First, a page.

KLM UX Analysis: The World’s Oldest Airline Goes Mobile
Did you know that KLM Royal Dutch Airlines is the oldest airline in the world still operating under its original name?
Yeah, we didn’t either.
Another fun fact: KLM was founded back in 1919, a mere five years after the world’s very first commercial airline flight.
Fast forward to the present day, and KLM has evolved into the digital age and gone mobile. How easy is booking a flight on the KLM app, and are there any features that distinguish it from the mobile presence of other airlines?
Let’s find out.
First-Time User Experience
What KLM Does Well
Immediately upon opening the KLM app, the app asks for permission to send notifications and access my location.
Normally, showcasing the value of your app before asking for permissions is a mobile marketing best practice, but KLM uses approachable, conversational copy that succinctly explains why I should opt in. Because what I am saying yes to is crystal clear, I feel at ease and accept both requests.
One Thing to Improve
KLM’s onboarding flow is short and sweet — a good thing because it drops users right into the heart of the app. However, to take advantage of the app’s full capabilities moving forward, you must be a member of the Flying Blue Loyalty Programme. While a Flying Blue menu option does live at the bottom of the app’s home screen, I am never introduced to its benefits during the onboarding process or explicitly directed to sign up.
To educate new users on the perks of Flying Blue, or simply to make users aware of its existence, KLM could add an additional screen to the onboarding flow with a friendly value proposition.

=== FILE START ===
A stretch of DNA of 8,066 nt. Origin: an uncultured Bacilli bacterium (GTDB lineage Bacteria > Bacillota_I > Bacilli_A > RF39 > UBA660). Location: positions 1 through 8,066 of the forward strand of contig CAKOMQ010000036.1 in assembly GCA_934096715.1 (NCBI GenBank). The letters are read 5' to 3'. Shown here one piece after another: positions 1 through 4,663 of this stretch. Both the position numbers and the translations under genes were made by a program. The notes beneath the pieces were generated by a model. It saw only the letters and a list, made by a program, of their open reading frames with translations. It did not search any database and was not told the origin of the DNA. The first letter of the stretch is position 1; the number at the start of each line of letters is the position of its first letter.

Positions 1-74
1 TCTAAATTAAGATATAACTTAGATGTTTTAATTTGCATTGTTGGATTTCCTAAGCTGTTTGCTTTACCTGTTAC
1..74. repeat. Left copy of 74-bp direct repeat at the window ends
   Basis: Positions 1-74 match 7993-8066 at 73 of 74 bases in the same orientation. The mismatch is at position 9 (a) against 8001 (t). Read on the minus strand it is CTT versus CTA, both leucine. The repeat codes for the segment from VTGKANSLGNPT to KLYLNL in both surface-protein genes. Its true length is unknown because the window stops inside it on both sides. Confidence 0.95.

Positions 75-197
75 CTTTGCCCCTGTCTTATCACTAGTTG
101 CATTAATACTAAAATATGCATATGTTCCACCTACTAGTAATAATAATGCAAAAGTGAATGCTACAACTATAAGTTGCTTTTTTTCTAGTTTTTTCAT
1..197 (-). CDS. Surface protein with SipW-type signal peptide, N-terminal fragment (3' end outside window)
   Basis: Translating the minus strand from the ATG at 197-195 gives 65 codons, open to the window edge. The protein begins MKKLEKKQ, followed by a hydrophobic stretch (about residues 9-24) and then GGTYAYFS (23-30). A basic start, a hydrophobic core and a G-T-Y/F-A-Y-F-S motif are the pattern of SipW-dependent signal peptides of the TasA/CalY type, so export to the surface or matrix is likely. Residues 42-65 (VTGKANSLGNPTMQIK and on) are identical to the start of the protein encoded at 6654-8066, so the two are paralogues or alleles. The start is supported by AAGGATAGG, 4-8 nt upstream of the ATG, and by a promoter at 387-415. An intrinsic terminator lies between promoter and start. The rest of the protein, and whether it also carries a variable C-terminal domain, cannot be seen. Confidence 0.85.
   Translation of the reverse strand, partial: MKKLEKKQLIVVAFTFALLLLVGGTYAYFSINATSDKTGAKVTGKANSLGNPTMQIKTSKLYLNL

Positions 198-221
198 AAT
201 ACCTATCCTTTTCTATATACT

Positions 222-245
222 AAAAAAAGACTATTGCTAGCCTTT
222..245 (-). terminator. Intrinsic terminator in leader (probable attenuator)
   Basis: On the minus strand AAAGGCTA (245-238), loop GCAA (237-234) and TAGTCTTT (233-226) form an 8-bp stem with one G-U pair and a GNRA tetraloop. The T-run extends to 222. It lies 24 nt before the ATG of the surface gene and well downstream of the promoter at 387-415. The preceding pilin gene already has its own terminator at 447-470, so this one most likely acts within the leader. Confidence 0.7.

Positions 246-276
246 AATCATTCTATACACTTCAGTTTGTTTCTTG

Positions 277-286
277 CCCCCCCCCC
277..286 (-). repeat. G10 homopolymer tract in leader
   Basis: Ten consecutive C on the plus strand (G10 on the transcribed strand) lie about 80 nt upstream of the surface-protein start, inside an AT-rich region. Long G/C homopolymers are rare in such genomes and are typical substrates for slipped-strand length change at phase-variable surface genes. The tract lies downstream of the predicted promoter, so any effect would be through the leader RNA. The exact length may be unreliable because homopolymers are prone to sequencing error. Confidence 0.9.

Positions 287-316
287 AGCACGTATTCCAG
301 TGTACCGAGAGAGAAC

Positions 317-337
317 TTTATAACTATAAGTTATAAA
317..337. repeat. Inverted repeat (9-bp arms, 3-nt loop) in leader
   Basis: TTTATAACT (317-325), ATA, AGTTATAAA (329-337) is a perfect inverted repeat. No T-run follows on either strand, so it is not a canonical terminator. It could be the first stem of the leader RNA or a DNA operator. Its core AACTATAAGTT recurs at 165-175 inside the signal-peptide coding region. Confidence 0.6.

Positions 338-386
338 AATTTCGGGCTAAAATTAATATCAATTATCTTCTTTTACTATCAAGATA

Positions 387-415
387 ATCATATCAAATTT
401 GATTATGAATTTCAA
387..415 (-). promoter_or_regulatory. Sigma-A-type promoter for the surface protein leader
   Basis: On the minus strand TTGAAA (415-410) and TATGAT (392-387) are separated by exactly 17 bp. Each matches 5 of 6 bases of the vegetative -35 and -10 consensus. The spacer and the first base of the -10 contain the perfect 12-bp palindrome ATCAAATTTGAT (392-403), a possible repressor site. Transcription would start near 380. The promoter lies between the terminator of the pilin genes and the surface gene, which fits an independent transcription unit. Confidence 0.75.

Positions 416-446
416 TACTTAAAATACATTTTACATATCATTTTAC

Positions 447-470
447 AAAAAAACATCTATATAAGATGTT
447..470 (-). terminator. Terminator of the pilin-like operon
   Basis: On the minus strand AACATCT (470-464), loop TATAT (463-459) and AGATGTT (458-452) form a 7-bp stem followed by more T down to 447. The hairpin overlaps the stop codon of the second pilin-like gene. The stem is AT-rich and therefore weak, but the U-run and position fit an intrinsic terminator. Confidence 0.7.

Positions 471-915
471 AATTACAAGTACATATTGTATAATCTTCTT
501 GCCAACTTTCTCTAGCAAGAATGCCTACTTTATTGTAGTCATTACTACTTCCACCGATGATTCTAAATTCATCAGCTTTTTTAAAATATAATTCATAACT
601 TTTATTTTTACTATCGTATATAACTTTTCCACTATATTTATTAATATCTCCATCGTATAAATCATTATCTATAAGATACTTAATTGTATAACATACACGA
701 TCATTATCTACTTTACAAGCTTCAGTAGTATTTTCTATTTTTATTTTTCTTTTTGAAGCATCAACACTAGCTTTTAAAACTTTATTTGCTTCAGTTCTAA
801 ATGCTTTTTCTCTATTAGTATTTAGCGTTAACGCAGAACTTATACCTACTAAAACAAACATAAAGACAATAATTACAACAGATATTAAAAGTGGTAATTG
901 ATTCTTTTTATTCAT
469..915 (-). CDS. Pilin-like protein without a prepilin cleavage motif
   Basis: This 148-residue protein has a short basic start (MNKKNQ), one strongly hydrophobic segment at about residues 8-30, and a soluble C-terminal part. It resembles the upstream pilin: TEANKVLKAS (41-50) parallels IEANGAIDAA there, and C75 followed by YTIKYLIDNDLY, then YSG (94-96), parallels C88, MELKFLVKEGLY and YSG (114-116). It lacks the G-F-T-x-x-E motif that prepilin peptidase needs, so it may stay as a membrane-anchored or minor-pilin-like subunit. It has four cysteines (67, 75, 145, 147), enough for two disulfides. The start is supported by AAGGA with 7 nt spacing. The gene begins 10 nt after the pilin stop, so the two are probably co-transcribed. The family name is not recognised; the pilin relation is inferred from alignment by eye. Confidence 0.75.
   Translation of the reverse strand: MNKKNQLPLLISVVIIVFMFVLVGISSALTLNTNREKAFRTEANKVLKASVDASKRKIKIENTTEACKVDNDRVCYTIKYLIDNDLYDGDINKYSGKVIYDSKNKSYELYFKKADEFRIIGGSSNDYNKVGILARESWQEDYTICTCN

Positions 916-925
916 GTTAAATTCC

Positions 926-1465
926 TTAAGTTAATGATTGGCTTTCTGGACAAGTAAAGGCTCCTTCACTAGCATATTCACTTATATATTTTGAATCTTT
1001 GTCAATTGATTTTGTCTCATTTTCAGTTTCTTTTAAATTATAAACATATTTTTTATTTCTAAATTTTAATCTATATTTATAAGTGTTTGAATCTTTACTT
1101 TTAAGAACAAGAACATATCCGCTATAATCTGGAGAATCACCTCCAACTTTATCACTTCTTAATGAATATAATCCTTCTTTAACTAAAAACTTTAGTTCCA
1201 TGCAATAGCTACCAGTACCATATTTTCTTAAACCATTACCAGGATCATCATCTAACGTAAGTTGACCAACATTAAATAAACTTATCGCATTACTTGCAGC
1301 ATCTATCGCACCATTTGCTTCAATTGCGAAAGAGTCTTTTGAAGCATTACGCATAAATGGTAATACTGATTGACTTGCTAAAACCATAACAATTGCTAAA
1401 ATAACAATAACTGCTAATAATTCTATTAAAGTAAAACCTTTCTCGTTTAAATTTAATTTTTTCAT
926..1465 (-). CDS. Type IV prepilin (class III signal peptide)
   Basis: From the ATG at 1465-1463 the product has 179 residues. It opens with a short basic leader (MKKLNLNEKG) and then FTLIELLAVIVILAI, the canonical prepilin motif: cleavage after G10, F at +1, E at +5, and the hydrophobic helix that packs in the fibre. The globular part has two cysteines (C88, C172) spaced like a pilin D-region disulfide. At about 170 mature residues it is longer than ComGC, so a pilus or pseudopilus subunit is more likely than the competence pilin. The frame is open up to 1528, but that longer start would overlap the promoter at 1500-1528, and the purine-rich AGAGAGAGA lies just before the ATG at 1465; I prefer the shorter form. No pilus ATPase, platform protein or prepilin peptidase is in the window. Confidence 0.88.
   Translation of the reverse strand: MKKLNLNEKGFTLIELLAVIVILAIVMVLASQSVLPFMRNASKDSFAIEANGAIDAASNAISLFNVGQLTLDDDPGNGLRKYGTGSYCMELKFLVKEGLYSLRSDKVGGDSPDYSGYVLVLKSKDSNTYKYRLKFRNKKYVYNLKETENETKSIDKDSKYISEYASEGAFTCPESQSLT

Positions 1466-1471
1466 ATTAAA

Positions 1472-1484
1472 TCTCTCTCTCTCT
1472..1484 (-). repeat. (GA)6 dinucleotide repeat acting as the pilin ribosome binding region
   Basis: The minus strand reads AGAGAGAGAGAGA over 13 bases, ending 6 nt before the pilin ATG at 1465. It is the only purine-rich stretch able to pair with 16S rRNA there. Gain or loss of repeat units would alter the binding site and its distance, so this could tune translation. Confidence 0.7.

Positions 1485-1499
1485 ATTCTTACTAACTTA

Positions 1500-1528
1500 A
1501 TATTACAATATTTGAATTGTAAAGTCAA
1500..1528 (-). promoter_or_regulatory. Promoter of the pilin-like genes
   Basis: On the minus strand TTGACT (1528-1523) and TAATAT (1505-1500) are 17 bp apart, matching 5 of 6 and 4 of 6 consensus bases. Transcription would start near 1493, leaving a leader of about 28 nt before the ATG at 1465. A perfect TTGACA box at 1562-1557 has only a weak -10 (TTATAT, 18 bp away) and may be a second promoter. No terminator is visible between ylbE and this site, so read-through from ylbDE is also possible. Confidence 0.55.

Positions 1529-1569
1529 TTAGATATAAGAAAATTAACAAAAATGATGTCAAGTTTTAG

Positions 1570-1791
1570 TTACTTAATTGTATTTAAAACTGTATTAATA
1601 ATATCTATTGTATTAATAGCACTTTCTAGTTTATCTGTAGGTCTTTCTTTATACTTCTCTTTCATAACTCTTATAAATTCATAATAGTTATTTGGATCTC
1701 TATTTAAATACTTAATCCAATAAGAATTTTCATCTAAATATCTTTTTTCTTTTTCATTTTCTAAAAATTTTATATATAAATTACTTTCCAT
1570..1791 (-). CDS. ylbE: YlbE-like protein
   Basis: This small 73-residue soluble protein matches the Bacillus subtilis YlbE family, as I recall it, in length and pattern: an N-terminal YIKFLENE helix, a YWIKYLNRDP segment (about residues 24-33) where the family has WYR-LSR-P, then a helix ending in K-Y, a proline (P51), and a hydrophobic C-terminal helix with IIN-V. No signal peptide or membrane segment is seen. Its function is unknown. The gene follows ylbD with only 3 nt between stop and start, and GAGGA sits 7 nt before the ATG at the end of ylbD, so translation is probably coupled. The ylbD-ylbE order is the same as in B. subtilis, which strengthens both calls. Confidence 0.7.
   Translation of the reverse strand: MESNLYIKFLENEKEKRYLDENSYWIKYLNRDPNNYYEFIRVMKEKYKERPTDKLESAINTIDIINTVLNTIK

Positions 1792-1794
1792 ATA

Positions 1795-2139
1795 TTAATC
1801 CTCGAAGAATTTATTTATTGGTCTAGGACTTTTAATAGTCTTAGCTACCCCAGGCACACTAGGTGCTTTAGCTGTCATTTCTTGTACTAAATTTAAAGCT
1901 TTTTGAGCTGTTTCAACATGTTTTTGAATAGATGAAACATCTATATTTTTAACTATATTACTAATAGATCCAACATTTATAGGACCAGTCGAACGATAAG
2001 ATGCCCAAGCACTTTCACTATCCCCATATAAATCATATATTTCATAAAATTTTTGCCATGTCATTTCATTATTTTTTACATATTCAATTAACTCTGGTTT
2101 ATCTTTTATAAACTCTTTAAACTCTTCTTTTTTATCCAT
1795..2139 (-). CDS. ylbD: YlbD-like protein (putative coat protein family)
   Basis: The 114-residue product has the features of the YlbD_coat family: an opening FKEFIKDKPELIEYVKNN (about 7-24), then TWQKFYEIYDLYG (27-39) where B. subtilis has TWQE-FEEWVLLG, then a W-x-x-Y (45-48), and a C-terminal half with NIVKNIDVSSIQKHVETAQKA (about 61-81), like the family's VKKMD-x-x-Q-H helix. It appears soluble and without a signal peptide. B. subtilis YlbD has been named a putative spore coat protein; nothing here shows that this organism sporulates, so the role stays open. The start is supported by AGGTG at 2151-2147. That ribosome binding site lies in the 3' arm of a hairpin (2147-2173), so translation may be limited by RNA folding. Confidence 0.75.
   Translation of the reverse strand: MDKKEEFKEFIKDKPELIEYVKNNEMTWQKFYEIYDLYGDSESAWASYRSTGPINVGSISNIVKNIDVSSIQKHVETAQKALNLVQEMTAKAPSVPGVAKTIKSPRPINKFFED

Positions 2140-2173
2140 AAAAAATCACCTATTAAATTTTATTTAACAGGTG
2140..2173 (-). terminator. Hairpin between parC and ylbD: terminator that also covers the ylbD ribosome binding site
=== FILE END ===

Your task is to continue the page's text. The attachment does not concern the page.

To verify whether or not this would impact the completion of onboarding or encourage more sign-ups, KLM could run an A/B test to a select group of users. This way, the KLM mobile team can implement any changes with confidence.
KLM’s first-time user experience could also be enhanced by a welcome email sent the day the user opens the app for the first time. This type of cross-channel messaging is capable of reaching users even when their apps are not open, and is a good way to introduce key features that didn’t fit into the onboarding process. Since a welcome email allows more text than say, an in-app message or push notification, KLM could effectively encourage users to register as a Flying Blue members, boosting the volume of sign-ups.
Booking a Flight
What KLM Does Well
After KLM’s onboarding process, I am dropped directly into the app’s flight booking engine.
There are three separate pages: one for round-trip flights, one for one-way flights, and one for multi-city travel. The option to book a multi-city flight itinerary is something I haven’t seen on many flight booking websites or applications before. It could definitely come in handy!
I decide to try it out, and key in a multi-city flight departing from San Francisco to San Diego, and then from San Diego to Las Vegas. Seems easy enough. Yet I am redirected to a page that tells me that there are no available flights on my chosen dates. Ok…
I try again, this time choosing a flight departing from San Francisco to Los Angeles, and then from Los Angeles to Las Vegas.
They say the third time’s a charm. This time I shake up my search with different dates, and try San Francisco to Shanghai as my departure flight, and Shanghai to Los Angeles as my return flight.
Boom! I finally get some results.
I select my flights, and am directed to a trip summary page with a typical checkout flow.
I fill in my personal information, but am not ready to take the plunge by entering my payment information just yet. Luckily, KLM provides me with the option to save my itinerary for 24 hours before I make a final decision, which I go ahead and do.
One Thing to Improve
It was inconvenient it took three tries before I could successfully find a flight — nevermind book one. After all, I was choosing from a provided list of destinations, not making special requests. If I were a KLM customer, this may have discouraged me from booking once and for all.